Now I need a mocha to boost me up! :)

  6. Home is where, coming in from the cold world outside after a hard day’s work, a warm welcome from loving family or even friends, awaits (preferrably with a warm meal too).

  7. This read like a university paper —- in a good way!

    I think home is where you adapt too. It’s a modern world and not ever country will have you. Even in the U.K. if you have been overseas for too long you are no longer eligible for social benefits. Yet migrants are as soon as they arrive. Screwed up world we live in. Better to find a place we can live in and enjoy.

  8. Not sure how to comment on something as epic as this. You’ve taken a dictionary terminology and placed your synopis alongside it. Insightful to say the very least. Thought provoking and with an air of reality many should give a thought to.

  9. so hard to leave a comment on what you’ve written Dave… it echoes answers to some questions that have been lingering in my head… thanks man for sharing your thoughts…

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  11. Dave, if you’re not yet in the process of writing a book, I think you should get a start. You have got a lot of wisdom and thought provoking words about what real travel is all about. This article have gotten me to think of why I feel the need to travel and leave my current abode in a more depth perspective. Keep on writing and safe travels! ;)

    1. May Ann, yes I have a book written. And another on the way. The problem with a lot of articles like this is that people in general prefer to hear more of the romantic story of Jack and Jill moving to Paris and living happily ever after.

      Most media seems to revolve around success stories, if only or a few years. Not the long-term reality of things. Again, I think back to a British couple in the USA for decades, only to have a work visa revoked and sent away. It got little coverage yet it’s what’s really happening out there.

      I’ll keep working on the book/s projects. I think the first book needs a re-write to be more biographic rather than travelesque :)

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  13. There’s a quality to what you write that’s more believable than any romance novel for sure. Man meets Woman, fall in love, move to Rome and live happily ever after.

    Do you believe such a thing is possible today? (in a realists world)

    1. Yes that is romantic but I believe even a single man or woman can move to Rome and maybe meet there and live happily ever after meeting each other if it works out of course or live separtly apart and live happily ever after single .either way a home is a “home” and in Rome I bet it should be absolutely beautiful!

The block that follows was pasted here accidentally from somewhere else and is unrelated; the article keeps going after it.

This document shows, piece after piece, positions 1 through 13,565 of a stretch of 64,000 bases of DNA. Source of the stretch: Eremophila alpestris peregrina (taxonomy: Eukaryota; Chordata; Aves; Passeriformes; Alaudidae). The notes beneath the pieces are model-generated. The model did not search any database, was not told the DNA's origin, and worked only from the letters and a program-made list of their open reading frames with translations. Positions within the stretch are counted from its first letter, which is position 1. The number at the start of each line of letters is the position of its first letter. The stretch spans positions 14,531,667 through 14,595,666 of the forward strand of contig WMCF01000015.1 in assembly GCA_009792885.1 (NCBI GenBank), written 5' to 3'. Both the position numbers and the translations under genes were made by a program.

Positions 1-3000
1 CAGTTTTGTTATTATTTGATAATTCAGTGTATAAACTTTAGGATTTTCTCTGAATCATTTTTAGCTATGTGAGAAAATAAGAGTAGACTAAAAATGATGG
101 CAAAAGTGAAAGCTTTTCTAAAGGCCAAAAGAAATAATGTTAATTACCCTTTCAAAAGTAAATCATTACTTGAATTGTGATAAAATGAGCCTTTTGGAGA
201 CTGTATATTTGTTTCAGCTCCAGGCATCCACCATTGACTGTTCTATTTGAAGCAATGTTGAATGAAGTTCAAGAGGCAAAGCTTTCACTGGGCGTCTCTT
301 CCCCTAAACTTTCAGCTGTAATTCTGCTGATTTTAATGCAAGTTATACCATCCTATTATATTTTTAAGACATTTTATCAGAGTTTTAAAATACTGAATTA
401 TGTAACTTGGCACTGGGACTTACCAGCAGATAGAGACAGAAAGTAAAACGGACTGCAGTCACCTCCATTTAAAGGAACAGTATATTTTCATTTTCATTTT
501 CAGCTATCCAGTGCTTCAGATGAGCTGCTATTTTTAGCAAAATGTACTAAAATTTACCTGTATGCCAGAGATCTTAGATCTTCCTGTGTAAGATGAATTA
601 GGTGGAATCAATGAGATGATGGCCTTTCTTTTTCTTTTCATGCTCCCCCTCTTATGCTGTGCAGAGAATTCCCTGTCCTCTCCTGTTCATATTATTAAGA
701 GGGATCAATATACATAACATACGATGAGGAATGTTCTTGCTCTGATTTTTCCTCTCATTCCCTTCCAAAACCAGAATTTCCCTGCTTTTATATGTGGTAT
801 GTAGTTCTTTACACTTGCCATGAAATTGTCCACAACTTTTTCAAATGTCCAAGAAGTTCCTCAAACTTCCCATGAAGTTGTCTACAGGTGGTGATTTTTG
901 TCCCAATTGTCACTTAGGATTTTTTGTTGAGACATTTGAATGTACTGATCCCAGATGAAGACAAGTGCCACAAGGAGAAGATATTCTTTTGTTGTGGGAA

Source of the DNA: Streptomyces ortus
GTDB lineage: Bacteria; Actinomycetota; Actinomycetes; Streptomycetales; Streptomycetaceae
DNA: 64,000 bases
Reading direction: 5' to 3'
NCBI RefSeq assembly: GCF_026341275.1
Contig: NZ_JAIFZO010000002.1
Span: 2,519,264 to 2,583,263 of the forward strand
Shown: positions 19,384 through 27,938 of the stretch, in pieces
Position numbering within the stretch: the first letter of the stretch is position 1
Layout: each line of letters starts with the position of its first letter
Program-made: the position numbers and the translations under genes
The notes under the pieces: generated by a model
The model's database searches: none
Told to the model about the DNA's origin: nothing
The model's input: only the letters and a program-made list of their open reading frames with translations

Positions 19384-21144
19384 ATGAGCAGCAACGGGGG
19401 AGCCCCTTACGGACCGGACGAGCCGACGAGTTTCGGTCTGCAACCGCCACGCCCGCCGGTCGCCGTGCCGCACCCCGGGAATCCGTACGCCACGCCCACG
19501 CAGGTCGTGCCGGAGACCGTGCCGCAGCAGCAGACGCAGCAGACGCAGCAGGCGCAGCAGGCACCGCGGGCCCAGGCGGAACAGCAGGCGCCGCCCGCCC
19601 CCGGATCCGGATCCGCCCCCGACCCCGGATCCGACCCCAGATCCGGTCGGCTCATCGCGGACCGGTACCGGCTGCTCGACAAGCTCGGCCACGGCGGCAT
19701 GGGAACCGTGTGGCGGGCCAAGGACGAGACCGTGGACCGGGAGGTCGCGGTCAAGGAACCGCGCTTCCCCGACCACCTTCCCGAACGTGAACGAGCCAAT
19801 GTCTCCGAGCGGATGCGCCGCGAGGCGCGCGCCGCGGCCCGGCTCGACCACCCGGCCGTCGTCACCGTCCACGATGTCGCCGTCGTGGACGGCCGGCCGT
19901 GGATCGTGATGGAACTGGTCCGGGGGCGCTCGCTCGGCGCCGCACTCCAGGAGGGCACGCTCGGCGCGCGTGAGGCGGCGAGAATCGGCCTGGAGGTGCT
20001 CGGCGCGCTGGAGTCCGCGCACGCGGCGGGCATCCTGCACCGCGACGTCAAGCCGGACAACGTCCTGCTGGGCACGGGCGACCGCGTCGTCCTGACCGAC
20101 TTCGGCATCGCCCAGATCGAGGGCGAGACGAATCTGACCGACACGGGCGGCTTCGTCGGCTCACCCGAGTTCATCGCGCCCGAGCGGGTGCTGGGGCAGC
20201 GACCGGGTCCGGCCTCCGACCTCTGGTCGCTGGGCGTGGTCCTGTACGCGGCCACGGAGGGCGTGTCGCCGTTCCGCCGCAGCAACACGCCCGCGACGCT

2. Andrea, in reality it depends on where the man and woman are from. IF they are European, they’ll mainly only have to deal with cultural issues.

      If however they are from the USA and want to permanently relocate to Rome. Then they’ll have a lot of obstacles in their way. Nationalization for one, which will take many years.

      Work visas, the higher cost of living in regards to health insurance for a non-national, owning property, and then there’s the subject of having children etc.

      If they have no qualifications or work in Italy, then things are even harder. Let alone if they are from a non-developed country.

      Impossible, no? But, the reality is, it won’t be easy by any stretch of the imagination. Again, depending on where they are originally from!

  14. Great post, Dave. We’re still trying to figure it out, but it looks like you’re a lot closer than we are. Still, we’re only 4 years behind you ;)

  15. Observational skills are something you certainly have. Reading over a lot of your literature tells me you’ve really taken this on as a study as well as a way of life.

    Hard to argue with that. I am looking forward to readying some of your replies though.

  16. Thank you for responding. Very impressed by your commitment and kindness by replying to everyone individually.

    As I read your reply racing through the streets of Sydney – a city which is about as far away from my “home” as you can get – I suddenly and strangely realised that home is actually more of a physical and emotional feeling than a purely physical place. Maybe that simplifies the issue but I found a little bit of value in this!